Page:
A local news story on TV indicated that on Sat July 15 2000, there would be a dedication of a roadside marker for a W.W.II era bomber that had crashed in the mountains many years ago.  I had no personal connection with this plane or any of it's crew, but since it is was supposed to be located in Maine, and I had heard that the wreckage was still there, I decided to learn more about the story.

  I drove to the general area of the dedication, where I found some home-made cardboard signs with directions to the dedication.  After driving 16 miles up a logging trail on a mountain west of Rangeley Maine, I got to the dedication site, which to my surprise was apparently also the crash site.

  Turns out it was for AC# 43-38023, which was a B-17 apparently was on it's way from  Nebraska on it's way to Dow Field Maine from where it would have go on to the war,  on  July 11 1944.   Unfortunately, apparently the crew got lost.   According to the speaker, the plane was last contacted by radio from Grenier Field (now Manchester airport),  before it got lost, and wasn't heard from again.  They were apparently WAY off  course.  Rather than being near Bangor, they were over near the NH/Canada border on the  other side of the state, and instead of being over relatively flat terrain, they were over  an area dotted with 3000-5000' mountains around lakes at approximately 1500' . There was apparently a 1000' ceiling that day (ie the mountain peaks were in the clouds) , and  since they didn't know where they were, they circled for two hours (according to  witnesses on the ground who heard the plane going around and around), apparently waiting for the clouds to clear.  The clouds didn't  clear.  They tried to come down to see some landmark on the ground only to see a  mountain in front of them.  Apparently they tried to turn and climb, but the right wing
hit, and the plane cart wheeled, and broke up into tiny pieces.  It took them days to find  the site, and days more to get there, but there was little left.  Other than the few crew remains that were taken back to Dow Field, what remained of the wreckage was left on the site.
    Decades later, a logging company un-earthed the wreckage while building the  logging road we drove in on.  They dug a big hole, and bull dozed the remains into the hole. Trees  grew over the site.  Apparently recently, a storm uprooted some big trees
that had  grown over the site, and when the roots came up, so did parts of the plane.  This is apparently  what inspired the group up there to build the memorial, which is a nice stone marker  way back in the woods, with the name of the unfortunate crew.  The group that did the dedication had no connection to the AAF or the plane that crashed (in fact they mis-identified it as a B-17-J when it is actually a B-17-G), but they had great respect for the crew that lost their lives for their country, which was very moving.   A few pictures were taken at the site, first, a view of the color guard that participated in the program.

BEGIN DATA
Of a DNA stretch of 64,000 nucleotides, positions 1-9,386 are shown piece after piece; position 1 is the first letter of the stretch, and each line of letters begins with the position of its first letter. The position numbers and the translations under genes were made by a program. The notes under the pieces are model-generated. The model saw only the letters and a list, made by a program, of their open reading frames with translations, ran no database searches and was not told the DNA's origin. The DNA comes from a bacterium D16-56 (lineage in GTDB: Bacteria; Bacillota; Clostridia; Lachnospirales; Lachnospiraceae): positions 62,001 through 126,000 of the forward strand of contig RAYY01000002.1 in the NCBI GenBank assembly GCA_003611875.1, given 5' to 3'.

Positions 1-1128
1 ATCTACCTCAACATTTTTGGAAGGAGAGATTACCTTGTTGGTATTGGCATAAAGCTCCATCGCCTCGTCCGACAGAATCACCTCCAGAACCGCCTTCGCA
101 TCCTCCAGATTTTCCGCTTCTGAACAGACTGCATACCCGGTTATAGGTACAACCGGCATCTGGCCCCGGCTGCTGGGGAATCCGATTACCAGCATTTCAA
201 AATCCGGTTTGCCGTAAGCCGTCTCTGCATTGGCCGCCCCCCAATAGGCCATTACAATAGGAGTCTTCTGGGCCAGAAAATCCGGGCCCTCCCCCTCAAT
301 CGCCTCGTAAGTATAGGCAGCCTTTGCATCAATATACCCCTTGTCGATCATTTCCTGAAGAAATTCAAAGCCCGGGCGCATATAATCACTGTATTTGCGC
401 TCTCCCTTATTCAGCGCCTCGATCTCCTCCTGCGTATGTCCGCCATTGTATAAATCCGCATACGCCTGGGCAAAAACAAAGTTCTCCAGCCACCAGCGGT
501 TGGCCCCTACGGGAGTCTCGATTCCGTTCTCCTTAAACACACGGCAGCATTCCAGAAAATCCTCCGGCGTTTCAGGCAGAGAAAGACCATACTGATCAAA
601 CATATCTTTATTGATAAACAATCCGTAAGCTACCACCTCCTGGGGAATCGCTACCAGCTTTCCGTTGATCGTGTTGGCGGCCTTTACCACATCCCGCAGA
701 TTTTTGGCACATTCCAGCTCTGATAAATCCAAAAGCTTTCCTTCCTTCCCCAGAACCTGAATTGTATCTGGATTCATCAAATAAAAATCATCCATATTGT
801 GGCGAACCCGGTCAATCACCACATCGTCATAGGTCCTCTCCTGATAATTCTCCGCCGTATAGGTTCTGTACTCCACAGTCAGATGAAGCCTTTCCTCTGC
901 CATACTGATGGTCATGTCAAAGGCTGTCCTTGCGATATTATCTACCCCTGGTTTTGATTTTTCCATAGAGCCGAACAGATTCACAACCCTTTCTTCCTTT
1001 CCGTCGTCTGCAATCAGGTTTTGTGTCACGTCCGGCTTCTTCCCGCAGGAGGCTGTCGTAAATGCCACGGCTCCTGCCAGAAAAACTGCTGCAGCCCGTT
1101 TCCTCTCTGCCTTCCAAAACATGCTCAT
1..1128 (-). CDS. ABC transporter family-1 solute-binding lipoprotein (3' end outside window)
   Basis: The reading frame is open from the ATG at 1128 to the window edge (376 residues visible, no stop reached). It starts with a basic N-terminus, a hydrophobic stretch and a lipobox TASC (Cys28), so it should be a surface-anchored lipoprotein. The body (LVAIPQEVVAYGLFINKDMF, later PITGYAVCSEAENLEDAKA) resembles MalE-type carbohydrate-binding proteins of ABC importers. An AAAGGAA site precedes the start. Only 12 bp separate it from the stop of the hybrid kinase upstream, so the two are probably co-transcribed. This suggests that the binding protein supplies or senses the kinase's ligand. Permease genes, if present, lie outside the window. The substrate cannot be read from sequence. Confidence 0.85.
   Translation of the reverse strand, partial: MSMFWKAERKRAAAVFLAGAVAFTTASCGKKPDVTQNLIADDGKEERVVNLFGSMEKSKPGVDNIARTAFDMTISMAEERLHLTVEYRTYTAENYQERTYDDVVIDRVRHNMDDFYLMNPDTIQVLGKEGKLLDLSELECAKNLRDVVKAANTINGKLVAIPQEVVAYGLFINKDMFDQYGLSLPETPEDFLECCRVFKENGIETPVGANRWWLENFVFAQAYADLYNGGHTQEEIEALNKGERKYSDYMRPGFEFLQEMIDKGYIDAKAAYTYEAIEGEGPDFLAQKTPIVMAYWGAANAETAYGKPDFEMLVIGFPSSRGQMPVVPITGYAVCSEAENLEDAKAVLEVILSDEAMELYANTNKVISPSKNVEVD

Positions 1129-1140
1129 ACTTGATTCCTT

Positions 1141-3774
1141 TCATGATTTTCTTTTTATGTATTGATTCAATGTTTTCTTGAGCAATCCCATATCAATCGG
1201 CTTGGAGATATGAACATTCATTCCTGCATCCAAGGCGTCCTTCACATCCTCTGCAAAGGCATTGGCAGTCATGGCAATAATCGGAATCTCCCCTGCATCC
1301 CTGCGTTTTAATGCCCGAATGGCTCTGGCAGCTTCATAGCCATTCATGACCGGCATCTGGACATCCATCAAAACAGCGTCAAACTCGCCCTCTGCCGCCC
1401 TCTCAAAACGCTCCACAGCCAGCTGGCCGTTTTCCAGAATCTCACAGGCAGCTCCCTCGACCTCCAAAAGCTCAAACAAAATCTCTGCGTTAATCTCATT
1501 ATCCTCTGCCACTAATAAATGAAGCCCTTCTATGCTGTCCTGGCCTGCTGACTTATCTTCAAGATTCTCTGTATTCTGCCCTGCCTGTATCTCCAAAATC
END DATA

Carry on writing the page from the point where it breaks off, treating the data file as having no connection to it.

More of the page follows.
Once we got to the crash/memorial site, we snapped a picture of the stone with the
color guard behind it.

A close-up of the stone


shows the crew names that were lost on the plane.

    Someone there had a xerox copy of 4 photos of the crash site taken from the air back
in 1944.

The quality is pretty poor, being a photo of a Xerox of a photo, but you can see that there wasn't much left of the
plane, as things are scattered over a wide area. The impact area was supposed to be something like a couple hundred feet wide, by a quarter mile long. Now there is a logging road through the area, and the trees aren't as tall, since it was logged since then.  Pretty much all of  the wreckage is apparently still there, but much of it is underground.  However they
sent out a couple small kids to see what they could find, and an assortment of remnants were found:

     I knew about the existence of this crash site, but not it's location or the story behind it, so I
had imagined a nearly whole carcass of a plane remaining.  I had no idea that only
small pieces would remain.

     The dedication ceremony was quite moving, despite the rain that was falling at the time.  A program was given out, part of which is shown below.

     The crash site is only about 15 miles north west of  Rangely.  On the way back, we stopped at a
roadside overlook of the Rangely area, and you could see the crash mountain, which is
Deer Mountain.

  The mountain is a 3500' mountain,  and the crash site is at about 2900'.  The lakes below are
at about 1500'.  Picture is taken from rt 17, about 15 miles southeast of the mountain.

It is not often that one gets the chance to visit the crash site of a W.W.II era bomber, and it is well worth the effort.